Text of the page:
KENNETH CHAN (DAILY HIVE) - An architecturally unique residential tower has been proposed for the westernmost end of main arterial thoroughfare section of West Broadway– at the corner of the intersection of Alma Street and West Broadway.
Local developer Westbank has revised its proposal for the amalgamated lot at 3701-3743 West Broadway into a 14-storey rental housing tower under the municipal government’s Moderate Income Rental Housing Pilot Program (MIRHPP).
Currently, the northwest location is the site of a strip mall, home to True Confections.
The property will be adjacent to a future subway station of the Millennium Line’s future continued extension to UBC. Its proposed height will make it one of the tallest buildings in the West Point Grey neighbourhood.
During an open house today (May 16), the developer unveiled a new concept designed by Leckie Studio Architecture + Design that entails 154 rental homes, including 31 moderate income homes; a unit mix of eight studio units, 12 one-bedroom units, eight two-bedroom units, and three three-bedroom units.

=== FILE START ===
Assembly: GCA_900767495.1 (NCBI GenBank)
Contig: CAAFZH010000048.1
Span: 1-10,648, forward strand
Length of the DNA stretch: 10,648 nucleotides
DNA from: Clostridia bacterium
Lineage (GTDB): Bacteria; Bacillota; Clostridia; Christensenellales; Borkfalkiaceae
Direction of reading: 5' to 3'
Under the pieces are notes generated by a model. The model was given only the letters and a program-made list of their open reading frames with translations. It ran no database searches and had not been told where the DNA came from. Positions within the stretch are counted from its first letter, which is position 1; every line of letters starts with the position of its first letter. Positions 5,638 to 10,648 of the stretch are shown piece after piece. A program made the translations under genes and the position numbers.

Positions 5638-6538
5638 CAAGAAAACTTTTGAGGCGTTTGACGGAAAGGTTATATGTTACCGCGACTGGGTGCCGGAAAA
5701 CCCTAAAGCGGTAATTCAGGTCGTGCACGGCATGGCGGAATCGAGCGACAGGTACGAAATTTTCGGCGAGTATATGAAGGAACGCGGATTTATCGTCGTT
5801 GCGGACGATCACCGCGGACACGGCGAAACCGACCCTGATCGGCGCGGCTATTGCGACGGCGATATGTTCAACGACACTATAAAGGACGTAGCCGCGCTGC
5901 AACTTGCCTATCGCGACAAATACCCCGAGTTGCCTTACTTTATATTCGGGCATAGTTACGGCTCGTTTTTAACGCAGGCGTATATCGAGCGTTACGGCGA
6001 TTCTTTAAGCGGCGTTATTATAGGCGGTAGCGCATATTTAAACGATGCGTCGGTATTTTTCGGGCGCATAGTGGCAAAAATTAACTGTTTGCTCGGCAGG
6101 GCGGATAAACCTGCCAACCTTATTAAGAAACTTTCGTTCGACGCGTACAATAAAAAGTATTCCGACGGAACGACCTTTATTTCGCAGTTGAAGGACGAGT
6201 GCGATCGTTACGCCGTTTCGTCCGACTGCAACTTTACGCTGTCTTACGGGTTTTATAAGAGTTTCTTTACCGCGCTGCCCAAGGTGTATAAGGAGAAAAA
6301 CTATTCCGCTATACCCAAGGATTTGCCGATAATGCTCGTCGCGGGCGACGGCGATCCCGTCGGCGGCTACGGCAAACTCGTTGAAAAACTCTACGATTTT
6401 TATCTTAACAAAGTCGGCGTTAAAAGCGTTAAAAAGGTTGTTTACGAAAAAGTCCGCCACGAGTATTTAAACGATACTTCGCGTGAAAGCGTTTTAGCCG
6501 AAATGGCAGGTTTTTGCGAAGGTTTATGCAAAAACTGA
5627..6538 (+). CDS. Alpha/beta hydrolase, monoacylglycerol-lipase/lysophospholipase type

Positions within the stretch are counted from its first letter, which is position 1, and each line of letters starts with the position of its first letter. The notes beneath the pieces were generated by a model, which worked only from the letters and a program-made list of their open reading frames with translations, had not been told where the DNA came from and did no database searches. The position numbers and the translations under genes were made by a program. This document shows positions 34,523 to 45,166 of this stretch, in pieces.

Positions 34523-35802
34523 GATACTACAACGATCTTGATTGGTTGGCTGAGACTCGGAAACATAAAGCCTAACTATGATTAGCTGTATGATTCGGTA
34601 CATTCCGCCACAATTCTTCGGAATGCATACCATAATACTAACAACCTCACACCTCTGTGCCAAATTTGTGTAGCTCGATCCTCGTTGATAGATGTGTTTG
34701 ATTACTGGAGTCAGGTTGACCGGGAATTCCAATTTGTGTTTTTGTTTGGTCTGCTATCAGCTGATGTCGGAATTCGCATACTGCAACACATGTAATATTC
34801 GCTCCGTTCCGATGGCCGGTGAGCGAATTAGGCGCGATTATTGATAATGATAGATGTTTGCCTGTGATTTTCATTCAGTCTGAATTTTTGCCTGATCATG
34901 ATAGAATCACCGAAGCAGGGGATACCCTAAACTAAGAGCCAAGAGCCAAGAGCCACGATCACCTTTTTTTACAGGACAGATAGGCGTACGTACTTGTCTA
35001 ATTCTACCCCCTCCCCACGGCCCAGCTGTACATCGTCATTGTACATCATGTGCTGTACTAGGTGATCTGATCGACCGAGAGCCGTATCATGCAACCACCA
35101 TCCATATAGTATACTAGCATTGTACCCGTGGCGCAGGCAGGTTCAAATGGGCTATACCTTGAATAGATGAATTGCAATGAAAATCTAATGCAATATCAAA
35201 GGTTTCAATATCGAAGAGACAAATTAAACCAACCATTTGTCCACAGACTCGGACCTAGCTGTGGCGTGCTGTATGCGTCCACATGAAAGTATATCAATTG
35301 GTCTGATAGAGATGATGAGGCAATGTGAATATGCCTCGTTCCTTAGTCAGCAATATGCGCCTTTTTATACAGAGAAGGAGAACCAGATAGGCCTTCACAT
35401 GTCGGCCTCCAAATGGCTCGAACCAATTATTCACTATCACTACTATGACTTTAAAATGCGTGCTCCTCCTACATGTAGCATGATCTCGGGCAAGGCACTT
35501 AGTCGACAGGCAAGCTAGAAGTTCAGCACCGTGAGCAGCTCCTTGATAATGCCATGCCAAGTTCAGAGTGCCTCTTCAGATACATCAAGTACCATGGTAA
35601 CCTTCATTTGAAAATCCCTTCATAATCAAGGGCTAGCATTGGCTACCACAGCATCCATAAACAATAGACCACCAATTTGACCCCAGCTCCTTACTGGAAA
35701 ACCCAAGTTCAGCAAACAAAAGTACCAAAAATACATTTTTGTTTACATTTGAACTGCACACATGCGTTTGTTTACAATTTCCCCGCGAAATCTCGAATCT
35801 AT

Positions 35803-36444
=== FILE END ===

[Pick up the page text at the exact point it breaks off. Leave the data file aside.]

The remaining 123 homes will be market rental units, with the unit mix entailing 37 studio units, 43 one-bedroom units, 35 two-bedroom units, and eight three-bedroom units. Another two market rental townhouse units on the ground level will front the building’s rear on West Broadway.
Under the MIRHPP, 100% of the residential floor area of the proposed building must be utilized as secured rental housing, and at least 20% of the residential floor area must be made available to moderate income households earning between $30,000 and $80,000 per year.